China gains may spur U.S. supercomputer development

End of six-year U.S. run atop Top500 supercomputer list could persuade a cost conscious Congress to fund new projects

U.S. dominance of supercomputer development is being heavily challenged for the first time in years, with Chinese-built systems ranked first and third in the latest Top500 list of the most powerful systems.

Analysts say the timing of the U.S.'s fall from the top of the biannual list after a six-year run could prove beneficial to various federal agencies looking for public monies to fund supercomputer projects in the midst of a cost-cutting climate in Washington.

"When it's all over the popular press that three of the top four supercomputers in the world are in Asia, there is no way there is not a response in Congress," said Addison Snell, CEO of InterSect360 Inc., a Sunnyvale, Calif.-based high-performance computing research group.

The latest Top500 list, released last week, is led by the 2.5-petaflop Tianhe-1A supercomputer built at China's Tianjin National Supercomputer Center. Next is the Oak Ridge, Tenn., Leadership Computing Facility's Cray XT5 Jaguar system, which clocked in at 1.75 petaflops, followed by systems built in China and Japan.

On the plus side for the U.S., 275 of the 500 top systems were built here, compared with 42 in China.

The Top500 list is compiled by researchers at the University of Mannheim, Germany; the U.S. Department of Energy's Lawrence Berkeley National Laboratory; and the University of Tennessee, Knoxville.

Experts wouldn't speculate on how the new Congress will react to China's growing supercomputer prowess, though some noted that economic arguments alone should convince lawmakers to fund new projects.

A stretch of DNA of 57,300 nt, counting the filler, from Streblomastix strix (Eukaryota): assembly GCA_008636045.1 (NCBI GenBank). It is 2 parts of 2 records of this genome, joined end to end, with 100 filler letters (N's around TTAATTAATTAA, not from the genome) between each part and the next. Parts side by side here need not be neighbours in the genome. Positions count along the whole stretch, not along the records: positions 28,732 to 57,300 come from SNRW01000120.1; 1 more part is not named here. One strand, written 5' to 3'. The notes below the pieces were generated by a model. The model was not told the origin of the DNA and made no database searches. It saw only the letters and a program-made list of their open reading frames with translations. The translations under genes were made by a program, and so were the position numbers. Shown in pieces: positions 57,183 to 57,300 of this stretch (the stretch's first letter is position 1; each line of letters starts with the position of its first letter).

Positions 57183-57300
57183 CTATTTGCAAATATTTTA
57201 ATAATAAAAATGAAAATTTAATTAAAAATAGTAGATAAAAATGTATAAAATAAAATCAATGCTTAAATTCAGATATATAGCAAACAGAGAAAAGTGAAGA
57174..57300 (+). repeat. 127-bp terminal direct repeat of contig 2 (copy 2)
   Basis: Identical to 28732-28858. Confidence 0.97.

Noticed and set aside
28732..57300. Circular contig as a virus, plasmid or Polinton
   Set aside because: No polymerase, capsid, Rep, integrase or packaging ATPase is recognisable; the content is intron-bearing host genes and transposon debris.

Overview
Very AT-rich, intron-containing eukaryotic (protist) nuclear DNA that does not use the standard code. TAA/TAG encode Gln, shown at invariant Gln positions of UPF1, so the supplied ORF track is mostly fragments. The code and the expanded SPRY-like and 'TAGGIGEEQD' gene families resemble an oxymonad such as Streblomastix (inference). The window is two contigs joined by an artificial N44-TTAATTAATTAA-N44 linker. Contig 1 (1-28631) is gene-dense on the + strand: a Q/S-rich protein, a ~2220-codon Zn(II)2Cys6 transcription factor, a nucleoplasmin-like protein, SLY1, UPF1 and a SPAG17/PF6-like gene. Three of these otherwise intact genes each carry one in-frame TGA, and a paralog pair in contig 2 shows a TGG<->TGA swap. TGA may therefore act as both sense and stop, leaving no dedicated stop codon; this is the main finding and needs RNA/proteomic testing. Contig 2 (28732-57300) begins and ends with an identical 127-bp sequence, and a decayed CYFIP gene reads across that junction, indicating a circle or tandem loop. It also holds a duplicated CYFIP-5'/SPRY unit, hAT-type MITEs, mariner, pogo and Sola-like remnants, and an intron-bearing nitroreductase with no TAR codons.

"Governments are recognizing that the deployment of this technology is a prerequisite to sustaining economic competitiveness," said David Turek, vice president of deep computing at IBM. "It lets you do better product designs, basic research, life sciences, fundamental research in materials."

IDC analyst Earl Joseph noted that the Chinese government is building 14 petascale computing centers "because they recognize the competitive value." Even Russia realizes that the goods it creates won't be as competitive without high-performance computing, he added, citing Russian President Dmitry Medvedev's scalding criticism last year of its lagging supercomputer development.

The U.S. isn't standing still either. In 2012, the DOE's Lawrence Livermore National Laboratory plans to unveil an IBM Sequoia system that will exceed 20 petaflops, and its Argonne National Lab is expected to finish its next-generation IBM Blue Gene supercomputer, which will perform at up to 10 petaflops.

Jackson is a reporter for the IDG News Service.

Patrick Thibodeau covers SaaS and enterprise applications, outsourcing, government IT policies, data centers and IT workforce issues for Computerworld. Follow Patrick on Twitter at @DCgov, or subscribe to Patrick's RSS feed . His e-mail address is pthibodeau@computerworld.com.

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